Gun, Rueda heading toward roommate showdown
By KEBVIN BERCHOU
For Tom Gun and Camillo Rueda, both senior participants in these 71st annual Bengal Bouts, there is extra motivation to emerge victorious from tonight's semifinals tussles. Gun and Rueda, fighting on opposites end of the brackets, are roommates and if each were to win they would fight each other in Friday's final.
"We've kind of stayed away from that all year," Gun said. "But I think it would be kind of a fun fight."
But make no mistake about it, neither Gun or Rueda is looking ahead. Both will have their hands full tonight. Gun, who won a bloody battle over Brian Kenney in the quarterfinals, will go toe to toe with junior Sean Newberg, the defending champion at the 125 lb. weight class.
Gun anticipates a tough fight.
"We're both about the same height," he said. "I think we match up well."
Gun, however, did admit he needed to do several things better if he is to beat Newberg and earn a shot at the possibility of brawling with his roommate.
"I need to defend much better than I did in my last fight," Gun said. "My nose is still kind of sore."
Rueda will also be involved in what shapes up as a great fight, as he prepares to lock horns with Derrick Bravo, who overcame a foot injury to score a second round technical knock out in the quarters.
In a clash of first year tacticians sophomore Ryan Duffey will attempt to out box freshman Tony Hollowell, who is himself fresh off a spectacular upset victory over defending champion Matt Fumagalli. Duffey was however equally impressive in his Bengal Bouts debut, scoring a second round TKO in his quarterfinal fight.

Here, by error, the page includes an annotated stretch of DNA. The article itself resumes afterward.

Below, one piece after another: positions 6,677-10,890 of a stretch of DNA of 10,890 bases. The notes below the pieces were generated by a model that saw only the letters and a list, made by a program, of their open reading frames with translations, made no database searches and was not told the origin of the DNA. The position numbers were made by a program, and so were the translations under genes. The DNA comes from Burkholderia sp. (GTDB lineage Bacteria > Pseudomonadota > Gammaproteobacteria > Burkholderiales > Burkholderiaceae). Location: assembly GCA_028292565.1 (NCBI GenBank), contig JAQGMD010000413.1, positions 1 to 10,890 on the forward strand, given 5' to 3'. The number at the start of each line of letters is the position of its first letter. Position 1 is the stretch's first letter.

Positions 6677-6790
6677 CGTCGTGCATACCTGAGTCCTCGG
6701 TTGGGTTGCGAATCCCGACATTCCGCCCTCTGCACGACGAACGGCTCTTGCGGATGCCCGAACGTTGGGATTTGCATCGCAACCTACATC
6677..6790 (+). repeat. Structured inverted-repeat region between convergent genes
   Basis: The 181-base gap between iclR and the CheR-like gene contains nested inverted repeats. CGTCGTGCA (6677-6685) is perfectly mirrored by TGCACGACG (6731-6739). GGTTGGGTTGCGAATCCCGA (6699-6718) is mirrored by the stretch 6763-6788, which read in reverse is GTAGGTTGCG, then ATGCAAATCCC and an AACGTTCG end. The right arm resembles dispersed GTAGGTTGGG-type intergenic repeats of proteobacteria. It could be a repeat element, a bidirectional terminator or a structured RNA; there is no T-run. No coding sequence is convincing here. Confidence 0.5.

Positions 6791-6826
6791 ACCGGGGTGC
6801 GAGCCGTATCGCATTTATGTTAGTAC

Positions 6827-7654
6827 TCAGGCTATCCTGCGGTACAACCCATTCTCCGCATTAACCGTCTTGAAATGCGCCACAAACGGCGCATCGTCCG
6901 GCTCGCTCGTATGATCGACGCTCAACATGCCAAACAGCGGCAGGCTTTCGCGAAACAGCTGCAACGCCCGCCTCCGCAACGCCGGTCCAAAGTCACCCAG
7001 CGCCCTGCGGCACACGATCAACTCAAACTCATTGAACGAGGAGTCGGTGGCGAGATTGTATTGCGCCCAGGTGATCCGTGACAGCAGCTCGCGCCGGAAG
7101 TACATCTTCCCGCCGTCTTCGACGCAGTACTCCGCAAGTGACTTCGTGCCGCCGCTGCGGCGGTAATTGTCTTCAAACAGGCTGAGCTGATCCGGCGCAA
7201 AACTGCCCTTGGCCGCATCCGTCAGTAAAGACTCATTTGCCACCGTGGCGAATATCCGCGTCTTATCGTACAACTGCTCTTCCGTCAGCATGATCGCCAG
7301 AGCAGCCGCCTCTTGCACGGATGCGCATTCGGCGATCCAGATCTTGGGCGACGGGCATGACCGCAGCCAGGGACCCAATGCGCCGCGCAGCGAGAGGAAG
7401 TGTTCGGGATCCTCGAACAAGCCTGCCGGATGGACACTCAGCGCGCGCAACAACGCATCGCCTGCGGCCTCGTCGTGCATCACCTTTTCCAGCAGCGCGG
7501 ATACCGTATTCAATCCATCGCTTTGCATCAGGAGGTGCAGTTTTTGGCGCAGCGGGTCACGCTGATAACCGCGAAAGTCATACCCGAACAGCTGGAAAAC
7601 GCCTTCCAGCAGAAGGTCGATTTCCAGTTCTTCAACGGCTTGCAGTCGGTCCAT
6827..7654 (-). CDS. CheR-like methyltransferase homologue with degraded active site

"I think it's going to be an intense fight," Duffey said. "I have a lot of respect him and I think that technique is going to have a lot to do with this fight."
The taller Duffey will have to take full advantage of his considerably longer reach in order to hold Hollowell, the better inside fighter, at bay.
Since both boxers are rookies, neither has much to lose and Duffey anticipates that playing a factor.
"Neither of us has anything to lose," he said. "I think we're both going to come out there and be aggressive."
Rounding out the bracket is an equally enticing bout between sophomore Joshua Coleman and junior Jason McMahon, both of whom won unanimous quarterfinal decisions.
The two pugilists both count quickness as a strong suit, making this fight likely to hinge on who is best able to sequence combinations.
Perhaps the night's best fight could be that which pits Michael "Mad Man" Waldo against Andrew "The Golden Arms" Harms. Both Waldo and Harms are sluggers, and neither is much a fan of the defensive style, making this a fun fight to watch.
Harms enters his semifinal bout on the heels of a grueling quarterfinal match that saw him take a split-decision from Anthony D'Agostino. Waldo had a much easier time of it, winning unanimously.
Jason Voss, the dark horse of the weight class, will take on Jemar Tisby in the other semifinal.
Tisby is an extremely quick, extremely skilled fighter who gets inside and works the body. Voss knows where his advantage lies.
"I'm taller so I have to use my reach," Voss said. "If I can keep him at an arm's length, I'll have a good shot."
Both Tisby, a junior from Keough Hall, and Voss, a Sorin sophomore, won by unanimous decision in their quarters.
All Sports Stories for Wednesday, February 28, 2001